"The game is played to win
success and failure
by this scale."
Pro Football From the Inside
Alex Spanos was displeased. The Chargers had won, but he did not like the way they had won.
This was nine days ago, or a day after that wild 44-41 win over the Cincinnati Bengals. It was kind of exciting to win on a field goal with four seconds to play, but distressing that such dramatics should have been necessary with 41 points already on the board.
Addressing the subject of defense, Spanos said: "I know a lot of effort has gone into it, and it's true we have some very inexperienced kids, but we've got to do something about our defense."
Thus, Spanos could not have been pleased when the lackluster Cleveland Browns rolled through his defensive unit for 440 yards Sunday.
With the prolonged Gary Anderson negotiations finally out of the way, Spanos proved that he can move rather swiftly when a decision is unilateral in nature. He "did something" about the defense Tuesday.
He fired Tom Bass.
This was not a decision which figured to shock anybody, though the Charger front office seemed to be caught completely off guard. The press conference was called about 25 minutes before it happened, and the announcement was made in what was obviously a hastily typed release.
Among Charger fans, the only surprise was that it took so long to happen. Defensive coordinators have been scapegoats hereabouts throughout the '80s, when Charger games have typically been scoring orgies--no matter which side had the ball.
Bass came to the position in 1982, after Jack Pardee had been washed out of town on waves of pressure and criticism. That was the strike season, and it was understood that no one could be properly evaluated in such a year. However, the Chargers were winning (and losing) games by scores such as 41-37, 50-34 and 41-34.
"We're getting more of the same," cried the multitudes.
Patience, what little there was, virtually disappeared in the 1983 season, when games were lost 41-29, 34-31, 37-21, 44-14, 42-10 and won 41-34 and 41-38. Notice that the losses were starting to out-number the wins.
However, patience could still be expected. This offensive-oriented organization had paid little heed to its defensive needs until the 1983 draft, and that was certainly not the fault of the defensive coordinator.
The defense just had to be improved in 1984, right? In another dismal season, games were lost by scores of 33-30, 44-37, 52-24 and 42-21. It was once again more of the same.
And yet Bass was back, rightly so. Those previous three seasons had been disruptive affairs, what with the strike in 1982 and the injuries to Dan Fouts in 1983 and 1984. What's more, the defensive personnel simply did not have the experience and skills to compete in the National Football League.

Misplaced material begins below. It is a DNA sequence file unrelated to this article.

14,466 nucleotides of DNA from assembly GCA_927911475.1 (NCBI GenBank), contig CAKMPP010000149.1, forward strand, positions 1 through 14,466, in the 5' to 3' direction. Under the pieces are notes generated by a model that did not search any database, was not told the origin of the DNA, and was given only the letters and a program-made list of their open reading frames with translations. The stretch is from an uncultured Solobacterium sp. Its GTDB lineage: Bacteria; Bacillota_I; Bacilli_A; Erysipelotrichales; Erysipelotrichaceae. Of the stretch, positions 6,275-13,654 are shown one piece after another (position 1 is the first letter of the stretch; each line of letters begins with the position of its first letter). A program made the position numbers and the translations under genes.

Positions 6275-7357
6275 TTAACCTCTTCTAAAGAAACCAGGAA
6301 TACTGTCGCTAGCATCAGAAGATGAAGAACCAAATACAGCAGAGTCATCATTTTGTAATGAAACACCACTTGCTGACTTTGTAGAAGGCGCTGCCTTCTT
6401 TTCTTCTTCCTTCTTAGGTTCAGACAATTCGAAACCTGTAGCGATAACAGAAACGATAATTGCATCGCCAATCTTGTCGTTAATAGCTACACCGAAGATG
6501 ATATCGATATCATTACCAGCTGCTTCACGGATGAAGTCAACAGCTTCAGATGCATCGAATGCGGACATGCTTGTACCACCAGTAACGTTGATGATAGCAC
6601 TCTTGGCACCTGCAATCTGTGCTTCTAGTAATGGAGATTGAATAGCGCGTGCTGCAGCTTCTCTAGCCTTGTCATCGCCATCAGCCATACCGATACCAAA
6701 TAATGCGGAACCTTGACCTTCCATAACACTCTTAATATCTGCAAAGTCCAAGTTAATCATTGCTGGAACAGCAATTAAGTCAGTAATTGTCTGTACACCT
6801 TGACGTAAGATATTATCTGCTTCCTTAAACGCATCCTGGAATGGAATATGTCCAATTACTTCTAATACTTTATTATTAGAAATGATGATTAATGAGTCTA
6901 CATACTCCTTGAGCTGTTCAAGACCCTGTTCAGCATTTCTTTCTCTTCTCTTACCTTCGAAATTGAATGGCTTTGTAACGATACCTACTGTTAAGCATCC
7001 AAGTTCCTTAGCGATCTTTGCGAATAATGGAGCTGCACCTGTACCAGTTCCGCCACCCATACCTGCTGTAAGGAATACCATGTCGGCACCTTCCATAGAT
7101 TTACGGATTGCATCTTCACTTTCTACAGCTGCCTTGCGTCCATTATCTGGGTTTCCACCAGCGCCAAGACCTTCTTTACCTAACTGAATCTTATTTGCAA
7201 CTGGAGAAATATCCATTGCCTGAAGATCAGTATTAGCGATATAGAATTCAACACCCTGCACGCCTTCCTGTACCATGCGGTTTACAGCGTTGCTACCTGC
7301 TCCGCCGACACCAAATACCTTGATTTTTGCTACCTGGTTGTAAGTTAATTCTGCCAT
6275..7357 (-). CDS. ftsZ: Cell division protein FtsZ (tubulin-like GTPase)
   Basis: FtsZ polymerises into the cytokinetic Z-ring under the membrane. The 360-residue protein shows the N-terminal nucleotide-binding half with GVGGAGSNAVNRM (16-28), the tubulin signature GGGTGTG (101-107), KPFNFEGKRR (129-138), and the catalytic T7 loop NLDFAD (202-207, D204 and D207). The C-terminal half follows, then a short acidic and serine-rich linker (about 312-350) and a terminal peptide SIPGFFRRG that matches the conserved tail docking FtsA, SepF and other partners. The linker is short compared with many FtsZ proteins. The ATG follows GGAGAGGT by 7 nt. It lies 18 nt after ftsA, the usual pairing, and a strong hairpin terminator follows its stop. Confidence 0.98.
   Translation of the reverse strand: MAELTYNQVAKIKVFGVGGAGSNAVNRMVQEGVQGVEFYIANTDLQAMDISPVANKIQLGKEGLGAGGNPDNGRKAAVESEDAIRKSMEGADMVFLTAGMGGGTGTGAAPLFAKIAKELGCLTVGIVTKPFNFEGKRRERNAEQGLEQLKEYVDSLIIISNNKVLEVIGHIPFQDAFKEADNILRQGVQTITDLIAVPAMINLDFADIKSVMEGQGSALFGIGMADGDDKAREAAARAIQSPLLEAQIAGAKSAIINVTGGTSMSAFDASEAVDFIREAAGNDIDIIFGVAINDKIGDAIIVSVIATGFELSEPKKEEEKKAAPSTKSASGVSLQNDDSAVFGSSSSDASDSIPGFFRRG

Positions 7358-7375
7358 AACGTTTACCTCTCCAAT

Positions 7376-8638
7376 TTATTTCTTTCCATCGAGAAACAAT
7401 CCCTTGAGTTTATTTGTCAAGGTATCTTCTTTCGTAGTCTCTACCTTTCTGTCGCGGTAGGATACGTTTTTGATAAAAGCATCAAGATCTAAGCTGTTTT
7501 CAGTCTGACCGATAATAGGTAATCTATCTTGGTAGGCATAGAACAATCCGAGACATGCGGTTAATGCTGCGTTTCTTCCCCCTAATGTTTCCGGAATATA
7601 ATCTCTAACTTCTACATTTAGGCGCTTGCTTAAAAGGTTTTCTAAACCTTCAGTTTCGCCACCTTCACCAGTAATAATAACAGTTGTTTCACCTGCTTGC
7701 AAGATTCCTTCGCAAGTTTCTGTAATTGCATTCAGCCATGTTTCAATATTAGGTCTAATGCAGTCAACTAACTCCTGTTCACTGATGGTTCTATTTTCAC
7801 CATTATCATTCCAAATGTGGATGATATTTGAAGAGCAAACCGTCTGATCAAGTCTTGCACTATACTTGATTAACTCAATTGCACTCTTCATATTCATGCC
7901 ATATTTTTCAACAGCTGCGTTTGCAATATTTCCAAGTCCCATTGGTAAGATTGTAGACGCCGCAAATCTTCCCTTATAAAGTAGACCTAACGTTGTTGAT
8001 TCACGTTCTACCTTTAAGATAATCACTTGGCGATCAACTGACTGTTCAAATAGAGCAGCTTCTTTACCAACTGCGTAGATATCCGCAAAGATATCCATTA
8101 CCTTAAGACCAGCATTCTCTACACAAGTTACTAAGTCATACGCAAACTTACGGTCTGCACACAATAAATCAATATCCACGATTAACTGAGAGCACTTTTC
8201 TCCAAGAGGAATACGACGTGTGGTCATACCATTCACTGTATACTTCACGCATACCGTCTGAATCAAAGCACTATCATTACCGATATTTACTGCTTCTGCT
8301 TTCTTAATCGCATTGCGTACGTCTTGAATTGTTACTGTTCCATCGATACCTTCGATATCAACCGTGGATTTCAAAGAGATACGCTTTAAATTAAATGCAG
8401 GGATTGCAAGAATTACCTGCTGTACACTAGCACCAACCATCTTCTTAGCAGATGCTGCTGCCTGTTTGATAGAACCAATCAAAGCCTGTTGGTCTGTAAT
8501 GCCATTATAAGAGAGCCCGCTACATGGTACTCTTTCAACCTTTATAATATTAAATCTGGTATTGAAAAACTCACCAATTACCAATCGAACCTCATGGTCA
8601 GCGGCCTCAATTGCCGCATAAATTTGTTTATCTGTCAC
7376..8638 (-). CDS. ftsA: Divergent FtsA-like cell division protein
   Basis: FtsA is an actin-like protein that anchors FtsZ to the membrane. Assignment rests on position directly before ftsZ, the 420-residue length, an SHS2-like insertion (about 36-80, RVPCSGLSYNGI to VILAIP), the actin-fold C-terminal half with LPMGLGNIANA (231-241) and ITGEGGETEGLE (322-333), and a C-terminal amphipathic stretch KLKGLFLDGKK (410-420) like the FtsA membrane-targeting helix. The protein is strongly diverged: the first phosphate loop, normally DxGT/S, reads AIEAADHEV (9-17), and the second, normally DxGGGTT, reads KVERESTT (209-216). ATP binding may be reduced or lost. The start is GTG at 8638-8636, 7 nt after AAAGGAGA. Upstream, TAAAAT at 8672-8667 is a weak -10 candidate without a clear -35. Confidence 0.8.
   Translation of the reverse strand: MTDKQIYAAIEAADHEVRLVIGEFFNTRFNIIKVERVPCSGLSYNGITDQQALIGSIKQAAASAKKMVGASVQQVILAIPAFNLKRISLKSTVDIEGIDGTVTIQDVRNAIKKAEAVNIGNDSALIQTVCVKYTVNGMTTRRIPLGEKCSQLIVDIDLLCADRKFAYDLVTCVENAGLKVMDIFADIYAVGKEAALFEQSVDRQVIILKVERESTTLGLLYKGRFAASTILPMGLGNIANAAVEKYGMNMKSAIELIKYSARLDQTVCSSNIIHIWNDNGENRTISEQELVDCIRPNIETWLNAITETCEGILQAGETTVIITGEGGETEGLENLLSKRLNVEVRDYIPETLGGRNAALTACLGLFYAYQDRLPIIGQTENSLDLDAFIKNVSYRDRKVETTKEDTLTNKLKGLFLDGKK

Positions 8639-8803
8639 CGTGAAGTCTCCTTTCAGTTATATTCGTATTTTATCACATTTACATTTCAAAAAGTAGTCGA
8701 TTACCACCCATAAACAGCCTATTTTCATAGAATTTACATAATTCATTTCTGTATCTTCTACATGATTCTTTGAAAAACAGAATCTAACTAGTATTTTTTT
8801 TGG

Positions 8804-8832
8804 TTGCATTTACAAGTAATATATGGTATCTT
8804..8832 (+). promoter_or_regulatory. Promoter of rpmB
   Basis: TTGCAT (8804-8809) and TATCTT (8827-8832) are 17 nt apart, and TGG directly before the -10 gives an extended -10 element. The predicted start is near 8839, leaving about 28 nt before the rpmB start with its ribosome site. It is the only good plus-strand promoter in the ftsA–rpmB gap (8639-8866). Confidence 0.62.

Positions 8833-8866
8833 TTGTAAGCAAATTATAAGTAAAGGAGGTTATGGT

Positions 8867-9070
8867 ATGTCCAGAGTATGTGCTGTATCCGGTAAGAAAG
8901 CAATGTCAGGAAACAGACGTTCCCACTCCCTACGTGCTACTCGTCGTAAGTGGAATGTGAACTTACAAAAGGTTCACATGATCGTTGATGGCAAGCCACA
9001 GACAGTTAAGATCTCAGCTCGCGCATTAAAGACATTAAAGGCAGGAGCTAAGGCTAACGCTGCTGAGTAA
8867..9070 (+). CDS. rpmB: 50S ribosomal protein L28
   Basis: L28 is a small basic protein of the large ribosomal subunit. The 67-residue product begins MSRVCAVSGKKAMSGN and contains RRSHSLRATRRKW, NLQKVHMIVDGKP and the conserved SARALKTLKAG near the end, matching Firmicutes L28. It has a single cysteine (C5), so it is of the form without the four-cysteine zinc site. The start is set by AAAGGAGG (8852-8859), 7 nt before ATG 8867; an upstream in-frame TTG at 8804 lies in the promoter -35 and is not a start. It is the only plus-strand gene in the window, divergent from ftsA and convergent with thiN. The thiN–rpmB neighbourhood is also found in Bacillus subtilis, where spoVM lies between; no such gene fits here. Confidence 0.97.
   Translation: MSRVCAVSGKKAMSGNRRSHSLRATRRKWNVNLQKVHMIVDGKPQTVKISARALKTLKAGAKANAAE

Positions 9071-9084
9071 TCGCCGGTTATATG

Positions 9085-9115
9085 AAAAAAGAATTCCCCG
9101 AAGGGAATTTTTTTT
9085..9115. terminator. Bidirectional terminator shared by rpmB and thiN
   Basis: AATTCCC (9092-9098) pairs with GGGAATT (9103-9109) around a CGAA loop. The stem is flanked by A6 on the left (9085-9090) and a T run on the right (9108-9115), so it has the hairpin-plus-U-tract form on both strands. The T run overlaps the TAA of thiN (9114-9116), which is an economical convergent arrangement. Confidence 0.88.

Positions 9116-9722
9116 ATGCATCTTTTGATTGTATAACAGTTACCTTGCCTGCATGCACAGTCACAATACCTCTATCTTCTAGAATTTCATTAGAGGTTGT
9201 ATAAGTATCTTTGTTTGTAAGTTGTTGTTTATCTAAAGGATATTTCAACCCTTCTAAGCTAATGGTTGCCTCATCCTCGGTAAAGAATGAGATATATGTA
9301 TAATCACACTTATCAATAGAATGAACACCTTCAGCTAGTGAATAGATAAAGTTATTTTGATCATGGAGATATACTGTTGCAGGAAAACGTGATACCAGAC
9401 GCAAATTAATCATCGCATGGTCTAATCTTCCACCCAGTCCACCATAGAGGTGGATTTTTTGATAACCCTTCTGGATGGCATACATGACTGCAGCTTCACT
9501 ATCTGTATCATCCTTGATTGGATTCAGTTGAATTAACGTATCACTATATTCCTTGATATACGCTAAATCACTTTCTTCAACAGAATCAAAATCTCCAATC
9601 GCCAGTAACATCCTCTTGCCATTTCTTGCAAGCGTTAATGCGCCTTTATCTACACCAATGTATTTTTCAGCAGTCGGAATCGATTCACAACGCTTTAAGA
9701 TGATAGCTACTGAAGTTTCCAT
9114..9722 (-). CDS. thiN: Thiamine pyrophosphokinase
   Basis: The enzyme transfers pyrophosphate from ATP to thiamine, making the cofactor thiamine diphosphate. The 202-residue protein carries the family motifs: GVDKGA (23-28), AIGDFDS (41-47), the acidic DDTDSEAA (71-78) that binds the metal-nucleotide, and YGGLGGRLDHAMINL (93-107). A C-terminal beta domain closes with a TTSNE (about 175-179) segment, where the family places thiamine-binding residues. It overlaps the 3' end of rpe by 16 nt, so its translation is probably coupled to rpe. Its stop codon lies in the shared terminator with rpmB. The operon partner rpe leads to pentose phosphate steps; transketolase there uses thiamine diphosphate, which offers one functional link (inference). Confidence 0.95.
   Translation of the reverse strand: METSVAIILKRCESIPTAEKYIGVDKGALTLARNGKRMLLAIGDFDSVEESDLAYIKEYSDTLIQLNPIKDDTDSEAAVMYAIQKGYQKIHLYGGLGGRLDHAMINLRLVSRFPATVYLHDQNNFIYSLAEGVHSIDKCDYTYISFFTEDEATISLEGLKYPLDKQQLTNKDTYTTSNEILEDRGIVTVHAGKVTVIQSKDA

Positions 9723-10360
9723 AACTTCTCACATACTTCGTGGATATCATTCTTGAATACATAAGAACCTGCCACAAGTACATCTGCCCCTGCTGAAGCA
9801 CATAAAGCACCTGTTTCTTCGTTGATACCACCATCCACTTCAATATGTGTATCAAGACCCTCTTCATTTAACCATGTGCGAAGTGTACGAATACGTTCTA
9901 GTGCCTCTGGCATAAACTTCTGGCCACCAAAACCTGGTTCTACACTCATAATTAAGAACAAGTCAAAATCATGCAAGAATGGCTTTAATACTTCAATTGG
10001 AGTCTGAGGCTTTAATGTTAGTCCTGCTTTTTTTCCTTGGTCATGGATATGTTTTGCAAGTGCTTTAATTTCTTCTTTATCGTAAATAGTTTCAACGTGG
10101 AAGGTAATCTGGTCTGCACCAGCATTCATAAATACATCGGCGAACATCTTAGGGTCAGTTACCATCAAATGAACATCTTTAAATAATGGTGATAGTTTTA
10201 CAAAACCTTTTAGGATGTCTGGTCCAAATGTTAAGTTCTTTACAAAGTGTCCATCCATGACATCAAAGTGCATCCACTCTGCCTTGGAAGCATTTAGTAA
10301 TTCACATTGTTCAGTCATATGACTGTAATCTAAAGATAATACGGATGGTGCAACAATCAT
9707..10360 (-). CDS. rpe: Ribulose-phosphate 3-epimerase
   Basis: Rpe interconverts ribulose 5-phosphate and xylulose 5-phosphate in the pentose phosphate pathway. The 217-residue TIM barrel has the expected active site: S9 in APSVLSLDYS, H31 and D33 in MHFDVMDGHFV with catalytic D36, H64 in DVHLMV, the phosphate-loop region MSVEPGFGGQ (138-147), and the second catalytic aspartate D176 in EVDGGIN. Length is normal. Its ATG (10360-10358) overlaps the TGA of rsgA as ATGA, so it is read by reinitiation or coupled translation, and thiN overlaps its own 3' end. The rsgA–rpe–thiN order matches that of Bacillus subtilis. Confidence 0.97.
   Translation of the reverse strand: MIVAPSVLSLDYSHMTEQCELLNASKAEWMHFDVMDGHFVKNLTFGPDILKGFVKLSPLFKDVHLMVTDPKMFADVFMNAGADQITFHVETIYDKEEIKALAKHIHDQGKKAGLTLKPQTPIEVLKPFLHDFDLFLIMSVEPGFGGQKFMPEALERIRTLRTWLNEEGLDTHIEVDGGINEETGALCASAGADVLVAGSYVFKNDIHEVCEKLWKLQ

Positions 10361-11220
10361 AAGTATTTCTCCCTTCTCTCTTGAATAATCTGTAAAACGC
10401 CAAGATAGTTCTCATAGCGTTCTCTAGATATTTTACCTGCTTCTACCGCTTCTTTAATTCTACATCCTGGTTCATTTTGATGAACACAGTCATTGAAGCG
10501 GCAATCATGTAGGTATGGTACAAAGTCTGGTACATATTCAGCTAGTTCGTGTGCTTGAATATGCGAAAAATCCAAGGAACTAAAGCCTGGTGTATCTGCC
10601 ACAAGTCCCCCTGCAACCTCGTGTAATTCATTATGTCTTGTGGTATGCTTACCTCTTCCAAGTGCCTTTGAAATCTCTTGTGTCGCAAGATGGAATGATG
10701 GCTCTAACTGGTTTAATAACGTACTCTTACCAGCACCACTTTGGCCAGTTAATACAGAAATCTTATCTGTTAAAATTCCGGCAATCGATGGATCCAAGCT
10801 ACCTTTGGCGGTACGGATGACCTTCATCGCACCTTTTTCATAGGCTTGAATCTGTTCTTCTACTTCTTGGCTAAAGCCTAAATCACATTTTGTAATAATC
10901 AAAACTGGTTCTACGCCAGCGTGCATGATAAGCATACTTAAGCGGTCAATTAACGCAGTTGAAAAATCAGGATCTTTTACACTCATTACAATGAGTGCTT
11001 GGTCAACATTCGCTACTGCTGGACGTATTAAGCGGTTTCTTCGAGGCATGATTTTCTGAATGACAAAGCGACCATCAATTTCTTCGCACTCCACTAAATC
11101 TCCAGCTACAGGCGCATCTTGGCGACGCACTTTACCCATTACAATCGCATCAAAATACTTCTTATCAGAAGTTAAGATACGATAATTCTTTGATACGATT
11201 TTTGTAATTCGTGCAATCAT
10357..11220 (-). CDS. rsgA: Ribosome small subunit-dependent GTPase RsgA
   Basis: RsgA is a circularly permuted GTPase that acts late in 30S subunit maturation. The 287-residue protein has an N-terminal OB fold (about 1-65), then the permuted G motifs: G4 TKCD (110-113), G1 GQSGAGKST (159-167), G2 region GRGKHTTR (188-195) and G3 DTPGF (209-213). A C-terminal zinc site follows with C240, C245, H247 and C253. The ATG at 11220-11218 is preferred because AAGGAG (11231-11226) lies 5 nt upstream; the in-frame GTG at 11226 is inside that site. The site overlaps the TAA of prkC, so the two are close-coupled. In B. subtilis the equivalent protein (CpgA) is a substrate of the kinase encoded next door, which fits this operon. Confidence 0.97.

Frankly, I don't know if the experience and skills are there this year either, but the results have continued to be worse than mediocre. Each of the first four opponents have amassed more than 400 yards in total offense, ranging from a low of 440 yards to a high of 489 yards. Games cannot be won with such defensive performances.
And so it is that Tom Bass came to be another of the Chargers' former defensive coordinators. After all, the game is played to win. Bass, of course, understands that. He included that line in a poem he wrote entitled "Frank Buncom and So Many More."
However, in specialized areas of coaching, success or failure is measured in areas other than wins or losses. Those defensive numbers--all those yards and all those points--can disturb an owner even after a winning game.
Alex Spanos first expressed his chagrin at the defense after that win over Cincinnati. He wanted improvement, and made it clear he wanted it immediately.
It did not happen.
Bass is the first of the Charger coaches to be fired in the Spanos regime, and be forewarned he will not be the last. He may not even be the last this year, and don't expect that Spanos will consider Dan Fouts' latest injury to be an excuse.
Indeed, there will be no excuses with Alex Spanos. His people are expected to do the job, whether they are building a football team or apartments. If a group of workers bungles a project on one of Spanos' construction projects, I suspect the foreman is the fellow who gets the ax.
And this was not the first time the ax had fallen on Level 1A at the stadium. The two top men in scouting, administrative assistant John Trump and chief scout Red Phillips, were fired on the same day last February.
Thus, Bass was not the first to be fired by Spanos and he won't be the last. Only the latest.
Tom Bass will likely find the firing to be an unburdening. He deserved better than all the booing and nasty letters from people who did not know him.
On an afternoon when folks around the Charger offices were tense and uncommunicative, Bass took his demise whimsically and with class: "I'm going to sleep in in the morning, then I'm going to go to Diego's and not think about football much."
Puffing on one of his giant cigars, Bass had a twinkle in his eye. Diego's, a disco with wildly blinking lights and television screens, is hardly a place he is likely to be found. For a man with such a foreboding sideline countenance, he is a sensitive sort whose interests run to listening to the symphony and writing poetry.
There will be time now for those better things in life, time for measurements other than wins or losses.
" . . . For in the years to come
of being a winner on a team
will seem so small
as a man."